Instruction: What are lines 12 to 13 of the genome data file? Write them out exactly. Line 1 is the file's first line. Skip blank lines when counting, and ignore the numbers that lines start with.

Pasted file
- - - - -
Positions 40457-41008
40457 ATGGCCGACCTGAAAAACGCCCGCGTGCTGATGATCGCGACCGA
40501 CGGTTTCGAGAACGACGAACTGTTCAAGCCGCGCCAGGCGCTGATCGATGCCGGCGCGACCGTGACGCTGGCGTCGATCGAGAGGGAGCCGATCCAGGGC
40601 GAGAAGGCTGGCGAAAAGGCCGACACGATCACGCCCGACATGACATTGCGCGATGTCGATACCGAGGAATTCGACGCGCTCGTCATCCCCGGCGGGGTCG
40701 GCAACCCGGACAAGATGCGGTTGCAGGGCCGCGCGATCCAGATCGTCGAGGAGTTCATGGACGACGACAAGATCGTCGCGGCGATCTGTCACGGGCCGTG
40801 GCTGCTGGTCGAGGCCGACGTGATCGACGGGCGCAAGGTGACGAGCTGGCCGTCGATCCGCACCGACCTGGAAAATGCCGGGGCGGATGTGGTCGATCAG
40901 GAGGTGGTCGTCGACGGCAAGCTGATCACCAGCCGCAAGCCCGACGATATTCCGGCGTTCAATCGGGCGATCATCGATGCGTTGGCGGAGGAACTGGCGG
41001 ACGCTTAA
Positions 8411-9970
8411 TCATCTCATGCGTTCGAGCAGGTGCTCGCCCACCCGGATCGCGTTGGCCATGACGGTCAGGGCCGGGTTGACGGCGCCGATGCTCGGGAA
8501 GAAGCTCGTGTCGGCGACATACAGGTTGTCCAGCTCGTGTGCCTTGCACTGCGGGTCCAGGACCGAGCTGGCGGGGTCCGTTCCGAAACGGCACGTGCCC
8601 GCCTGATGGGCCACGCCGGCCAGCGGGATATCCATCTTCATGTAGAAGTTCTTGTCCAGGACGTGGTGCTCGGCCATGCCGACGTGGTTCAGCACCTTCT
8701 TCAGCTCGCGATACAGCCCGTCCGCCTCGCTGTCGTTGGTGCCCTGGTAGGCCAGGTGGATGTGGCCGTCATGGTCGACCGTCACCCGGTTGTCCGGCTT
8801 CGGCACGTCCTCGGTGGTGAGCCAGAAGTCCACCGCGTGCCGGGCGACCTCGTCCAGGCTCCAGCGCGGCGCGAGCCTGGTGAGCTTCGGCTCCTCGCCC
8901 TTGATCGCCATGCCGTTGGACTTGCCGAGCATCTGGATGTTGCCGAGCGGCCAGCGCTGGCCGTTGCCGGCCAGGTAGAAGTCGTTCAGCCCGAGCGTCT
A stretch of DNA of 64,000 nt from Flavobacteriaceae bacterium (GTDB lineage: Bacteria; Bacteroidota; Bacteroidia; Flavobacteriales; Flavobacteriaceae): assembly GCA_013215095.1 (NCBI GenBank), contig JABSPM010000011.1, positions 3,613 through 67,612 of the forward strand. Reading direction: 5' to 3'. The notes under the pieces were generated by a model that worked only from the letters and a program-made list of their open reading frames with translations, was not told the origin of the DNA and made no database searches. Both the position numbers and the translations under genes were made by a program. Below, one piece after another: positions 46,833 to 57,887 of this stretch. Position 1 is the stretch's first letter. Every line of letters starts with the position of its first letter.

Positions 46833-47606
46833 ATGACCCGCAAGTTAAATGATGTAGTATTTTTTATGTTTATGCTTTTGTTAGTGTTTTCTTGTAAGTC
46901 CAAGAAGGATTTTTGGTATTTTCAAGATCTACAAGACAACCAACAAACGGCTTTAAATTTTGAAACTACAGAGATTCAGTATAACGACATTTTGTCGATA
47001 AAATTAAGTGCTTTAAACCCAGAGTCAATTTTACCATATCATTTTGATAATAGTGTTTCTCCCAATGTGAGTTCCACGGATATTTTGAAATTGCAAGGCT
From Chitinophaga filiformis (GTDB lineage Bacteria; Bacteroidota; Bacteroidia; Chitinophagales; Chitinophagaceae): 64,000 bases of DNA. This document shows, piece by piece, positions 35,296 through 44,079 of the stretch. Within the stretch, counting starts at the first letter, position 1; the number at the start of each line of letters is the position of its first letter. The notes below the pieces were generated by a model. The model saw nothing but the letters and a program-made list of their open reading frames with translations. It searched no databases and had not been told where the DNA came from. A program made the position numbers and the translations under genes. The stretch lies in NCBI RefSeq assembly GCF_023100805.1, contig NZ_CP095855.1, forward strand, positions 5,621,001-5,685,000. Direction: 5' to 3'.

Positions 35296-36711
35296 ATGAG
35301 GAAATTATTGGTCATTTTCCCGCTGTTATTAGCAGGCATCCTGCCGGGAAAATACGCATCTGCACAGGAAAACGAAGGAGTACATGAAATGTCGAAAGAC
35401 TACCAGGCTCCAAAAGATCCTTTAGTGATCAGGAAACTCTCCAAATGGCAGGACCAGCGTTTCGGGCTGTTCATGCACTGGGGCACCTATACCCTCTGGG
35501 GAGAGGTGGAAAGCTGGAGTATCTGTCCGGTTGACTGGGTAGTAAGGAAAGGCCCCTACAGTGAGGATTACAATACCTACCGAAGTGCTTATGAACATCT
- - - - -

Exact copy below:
8601 GCCTGATGGGCCACGCCGGCCAGCGGGATATCCATCTTCATGTAGAAGTTCTTGTCCAGGACGTGGTGCTCGGCCATGCCGACGTGGTTCAGCACCTTCT
8701 TCAGCTCGCGATACAGCCCGTCCGCCTCGCTGTCGTTGGTGCCCTGGTAGGCCAGGTGGATGTGGCCGTCATGGTCGACCGTCACCCGGTTGTCCGGCTT